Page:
Clearance for DNA suture

The US Food and Drug Administration has cleared for marketing in the US the first absorbable polymer suture made from material isolated from bacteria modified by recombinant DNA technology.


The US Food and Drug Administration recently cleared the TephaFLEX Absorbable Suture for marketing in the US.



The TephaFLEX Absorbable Suture, which is made by Tepha of Cambridge, Massachusetts, is the first absorbable polymer suture made from material isolated from bacteria modified by recombinant DNA technology.



Recombinant DNA technology uses living organisms to create chemicals that may be more difficult to produce under standard industrial methods.



‘The TephaFLEX Absorbable Suture is made from material that uses the latest DNA technology,’ said Daniel Schultz, MD, director, Center for Devices and Radiological Health, FDA. ‘This approach could have broader applications for medical devices that use this novel manufacturing technology.’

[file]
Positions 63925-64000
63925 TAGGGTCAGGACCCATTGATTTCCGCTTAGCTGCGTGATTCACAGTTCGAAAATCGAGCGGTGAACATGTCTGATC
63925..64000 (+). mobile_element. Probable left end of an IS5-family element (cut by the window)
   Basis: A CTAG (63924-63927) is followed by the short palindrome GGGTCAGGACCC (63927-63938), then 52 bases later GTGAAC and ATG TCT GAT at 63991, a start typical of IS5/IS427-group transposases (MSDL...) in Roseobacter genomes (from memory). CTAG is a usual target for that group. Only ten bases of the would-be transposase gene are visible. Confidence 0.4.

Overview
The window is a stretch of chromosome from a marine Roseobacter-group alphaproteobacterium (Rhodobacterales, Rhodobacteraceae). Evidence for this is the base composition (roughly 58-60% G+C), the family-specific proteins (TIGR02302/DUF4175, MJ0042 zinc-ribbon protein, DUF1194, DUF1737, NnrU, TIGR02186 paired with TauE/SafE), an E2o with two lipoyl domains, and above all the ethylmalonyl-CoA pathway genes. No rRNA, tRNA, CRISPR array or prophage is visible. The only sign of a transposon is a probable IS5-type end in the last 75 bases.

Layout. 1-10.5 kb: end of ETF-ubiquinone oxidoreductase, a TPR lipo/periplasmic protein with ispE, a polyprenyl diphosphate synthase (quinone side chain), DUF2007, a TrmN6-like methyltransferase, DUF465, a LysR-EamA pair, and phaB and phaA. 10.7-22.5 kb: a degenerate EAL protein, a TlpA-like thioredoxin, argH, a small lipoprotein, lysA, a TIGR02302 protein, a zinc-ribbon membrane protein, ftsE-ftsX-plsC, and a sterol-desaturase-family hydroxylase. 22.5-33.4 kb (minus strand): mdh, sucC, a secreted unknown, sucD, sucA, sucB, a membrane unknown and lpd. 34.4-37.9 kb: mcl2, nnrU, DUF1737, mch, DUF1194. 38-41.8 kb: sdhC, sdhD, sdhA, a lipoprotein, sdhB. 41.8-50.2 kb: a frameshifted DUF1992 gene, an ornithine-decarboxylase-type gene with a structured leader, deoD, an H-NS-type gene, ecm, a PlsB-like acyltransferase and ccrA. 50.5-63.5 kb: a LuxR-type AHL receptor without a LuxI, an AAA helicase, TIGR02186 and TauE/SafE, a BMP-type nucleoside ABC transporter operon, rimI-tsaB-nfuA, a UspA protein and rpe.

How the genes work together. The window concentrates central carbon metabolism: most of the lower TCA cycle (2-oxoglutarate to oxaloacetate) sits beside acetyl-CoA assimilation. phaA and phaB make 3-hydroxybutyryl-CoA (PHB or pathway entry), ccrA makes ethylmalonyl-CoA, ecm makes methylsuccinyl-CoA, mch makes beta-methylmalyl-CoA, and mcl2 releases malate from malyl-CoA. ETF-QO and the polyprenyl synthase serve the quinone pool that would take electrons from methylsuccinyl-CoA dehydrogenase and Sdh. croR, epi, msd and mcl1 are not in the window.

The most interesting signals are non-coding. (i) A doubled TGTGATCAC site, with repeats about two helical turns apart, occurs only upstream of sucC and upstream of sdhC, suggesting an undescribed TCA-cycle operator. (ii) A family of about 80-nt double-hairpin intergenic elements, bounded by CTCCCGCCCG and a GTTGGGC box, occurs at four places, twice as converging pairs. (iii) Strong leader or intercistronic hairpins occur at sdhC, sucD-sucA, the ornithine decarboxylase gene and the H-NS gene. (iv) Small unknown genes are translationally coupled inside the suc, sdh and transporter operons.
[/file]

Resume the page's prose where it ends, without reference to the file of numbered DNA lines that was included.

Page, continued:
According to a statement, the FDA based its decision on the company’s laboratory and animal testing that examined chemical composition, biological safety and mechanical performance of the polymeric suture. The company provided data to show that the suture could be manufactured in a consistent and safe manner.



FDA reviewed safety and effectiveness information for the device under the de novo petition process. De novo petitions were added under the Food and Drug Administration Modernization Act of 1997 to find a way for novel but less risky products to get to market. As a result of its review, FDA determined that products of this type will be regulated as class II (moderate-risk) devices.



The device is contraindicated in patients allergic to the cells or the growth media used to produce the absorbable polymeric material.


Doctors use sutures in patients to hold soft tissue together while the tissue heals from a deep cut or surgical incision. Absorbable sutures are made of materials that break down in the body after a short period of time.